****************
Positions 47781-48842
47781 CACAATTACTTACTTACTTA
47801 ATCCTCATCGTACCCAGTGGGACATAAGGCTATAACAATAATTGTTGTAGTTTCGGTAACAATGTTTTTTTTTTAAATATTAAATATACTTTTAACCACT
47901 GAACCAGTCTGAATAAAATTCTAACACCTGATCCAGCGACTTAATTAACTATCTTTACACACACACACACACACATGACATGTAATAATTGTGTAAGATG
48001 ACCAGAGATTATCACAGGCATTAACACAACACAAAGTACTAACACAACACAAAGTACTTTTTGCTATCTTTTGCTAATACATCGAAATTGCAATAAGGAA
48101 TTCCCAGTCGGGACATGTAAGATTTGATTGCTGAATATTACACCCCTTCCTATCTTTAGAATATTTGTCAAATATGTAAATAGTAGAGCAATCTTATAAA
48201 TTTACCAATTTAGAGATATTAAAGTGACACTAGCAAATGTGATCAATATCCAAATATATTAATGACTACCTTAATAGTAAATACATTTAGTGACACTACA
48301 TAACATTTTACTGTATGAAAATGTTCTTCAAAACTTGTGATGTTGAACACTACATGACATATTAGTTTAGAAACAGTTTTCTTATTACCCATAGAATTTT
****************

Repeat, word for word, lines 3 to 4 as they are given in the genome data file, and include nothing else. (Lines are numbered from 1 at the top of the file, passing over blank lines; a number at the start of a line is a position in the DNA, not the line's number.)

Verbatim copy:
47801 ATCCTCATCGTACCCAGTGGGACATAAGGCTATAACAATAATTGTTGTAGTTTCGGTAACAATGTTTTTTTTTTAAATATTAAATATACTTTTAACCACT
47901 GAACCAGTCTGAATAAAATTCTAACACCTGATCCAGCGACTTAATTAACTATCTTTACACACACACACACACACATGACATGTAATAATTGTGTAAGATG